Radio engineer: Consumer Reports iPhone 4 testing flawed

Posted:
in iPhone edited January 2014
An engineer experienced with electromagnetic issues like those now affecting Apple's iPhone 4 says that the tests performed by Consumer Reports were scientifically flawed.



In response to the iPhone 4 technical findings reported by the consumer buying advice group, engineer Bob Egan observed on his own site that "Consumer Reports' [radio frequency] engineers should know better than to think they can run an engineering grade test for an issue like this in a shielded room. And certainly not one with people in it."



Egan explains, "To even reasonably run a scientific test, the iPhone should have been sitting on a non-metallic pedestal inside an anechoic chamber. The base station simulator should have been also sitting outside the chamber and had a calibrated antenna plumbed to it from inside the chamber.



"I have not seen Consumer Reports' claim directly that the finger effect reduces the iPhones sensitivity by 20db as reported elsewhere, but unless Consumer Reports connected to a functional point inside the iPhone that number is fantasy.



"Even the way they seem to have tested the change ? by varying the base station simulator levels ? seems to assume the iPhone receiver and/or transmitter operate in a linear fashion (the same way) across all signal strengths ? bad assumption.



"Bottom line: from what I can see in the reports, Consumer Reports replicated the same uncontrolled, unscientific experiments that many of the blogging sites have done."



While there is little controversy surrounding the fact that some changes can be observed in iPhone 4 signal bars by holding the device a certain way, and that the signal strength may impact call quality and data transmissions speeds, Egan notes that it is not known "what part of this problem is Apple?s and what part is related to the AT&T network. And we don?t know how the observed effect is, or is not, similar to other devices.



"We also don?t know if placing a finger on the antenna bridge is detuning the antenna or detuning the receiver itself. And neither does Consumer Reports."



Reuters and other new agencies have jumped on the latest blog posting by Consumer Reports to suggest that the groups's refusal to "recommend" iPhone 4 with a special endorsement is actually a recommendation against buying the phone.



The report by Reuters described Consumer Reports' evaluation of iPhone 4 "critical" and a "poor review," despite the fact that iPhone 4 is the highest ranked smartphone in the group's mobile phone rankings. Consumer Reports does not appear to have "recommended" any smartphone model in its tests.



Update: Egan added in an email response, "Curiously the Consumer Reports 'engineers' seemed to have completely overlooked a potential very large new problem observation: you cannot measure the 'receiver' antenna problem by monitoring the output power of the phone as they did.



"Bridging the antenna gap so as to make cell phone receiver deaf (or more deaf) would normally cause the output power of the cell phone to go up to compensate, not down. Eg. the cell phone thinks its further away from the tower.



"If what we see in the video is true ? the received single strength went down- it would suggest two things; 1) touching the gap is actually making the cell phone more sensitive ? not less, or 2) the problem is not a calibration of the signal strength software calibration as admitted by Apple. Instead suggesting there is a malfunction in the cell phone power control system, or some other screwy situation.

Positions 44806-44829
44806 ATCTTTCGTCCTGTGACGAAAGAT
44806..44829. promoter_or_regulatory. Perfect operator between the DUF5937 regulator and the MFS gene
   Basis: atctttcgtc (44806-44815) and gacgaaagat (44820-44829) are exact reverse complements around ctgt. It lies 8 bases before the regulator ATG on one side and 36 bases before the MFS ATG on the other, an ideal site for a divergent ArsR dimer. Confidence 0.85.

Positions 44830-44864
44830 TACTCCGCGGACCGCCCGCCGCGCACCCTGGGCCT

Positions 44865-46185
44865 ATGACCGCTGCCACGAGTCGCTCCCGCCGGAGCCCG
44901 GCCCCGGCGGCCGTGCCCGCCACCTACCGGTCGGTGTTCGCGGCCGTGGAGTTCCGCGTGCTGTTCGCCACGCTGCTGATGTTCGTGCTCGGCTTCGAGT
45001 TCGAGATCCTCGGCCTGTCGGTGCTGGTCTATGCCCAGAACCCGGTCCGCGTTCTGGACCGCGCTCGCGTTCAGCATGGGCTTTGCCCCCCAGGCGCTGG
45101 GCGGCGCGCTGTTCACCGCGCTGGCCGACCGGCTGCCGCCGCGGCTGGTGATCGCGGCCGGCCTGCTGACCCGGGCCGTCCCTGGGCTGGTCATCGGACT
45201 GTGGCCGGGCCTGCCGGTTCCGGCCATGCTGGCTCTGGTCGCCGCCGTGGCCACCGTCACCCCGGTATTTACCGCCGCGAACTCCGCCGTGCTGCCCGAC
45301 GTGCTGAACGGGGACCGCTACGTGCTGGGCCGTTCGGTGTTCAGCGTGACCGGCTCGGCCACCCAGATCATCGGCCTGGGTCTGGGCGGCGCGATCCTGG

"Of course if Consumer Reports did even a reasonable job of controlling the conditions of the test there would be some authoritative data. As I said, their work is not authoritative, and is on par with many 'blogger' tests, including my own 'trash can' tests cited elsewhere."
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Comments

  • Reply 1 of 193
    vrkiranvrkiran Posts: 110member
    Everyone is a scientist. If it's pro Apple stock, it's bound to get a mention on AI. Last week CR was a great publication known for their honesty, this week, it's ignorant and unscientific!
  • Reply 2 of 193
    foo2foo2 Posts: 1,077member
    Egan: "[Apple] surely have a s/w issue", but on what scientific basis? Without access to the software, this is pure fantasy.



    Egan: "I have not seen CR’s claim directly that the finger effect reduces the iPhones sensitivity by 20db as reported elsewhere, but unless CR connected to a functional point inside the iPhone that number is fantasy"



    Stop the fantacizing. Demand Apple bring back Field Test Mode in the next iOS 4 update.
  • Reply 3 of 193
    anonymouseanonymouse Posts: 6,570member
    Quote:
    Originally Posted by vrkiran View Post


    everyone is a scientist. If it's pro Apple stock, it's bound to get a mention on AI.



    So, articles on methodological criticisms of the CR iPhone tests, which have also been written about here, are somehow inappropriate?
  • Reply 4 of 193
    bregaladbregalad Posts: 816member
    So how does this scientist suggest testing the effect of a person holding a phone if the person is required to stay outside the anechoic chamber?
  • Reply 5 of 193
    daharderdaharder Posts: 1,580member
    Note: Alleged Radio Engineer Bob Egan's statements wholly funded by Apple.
  • Reply 6 of 193
    ivan.rnn01ivan.rnn01 Posts: 1,822member
    Meh.

    FUD. The fella is far too much clueless and brainless even for a college student in engineering.
  • Reply 7 of 193
    wtbardwtbard Posts: 42member
    There's been a lot of bad information put out. Attenuation has been called interference. Transmit power levels called receive levels.



    From the video, it looks like what was tested was the iPhone transmit power as received by their simulator. As far as I can tell, no one has measured receive power levels which are what are displayed on the iPhone bars.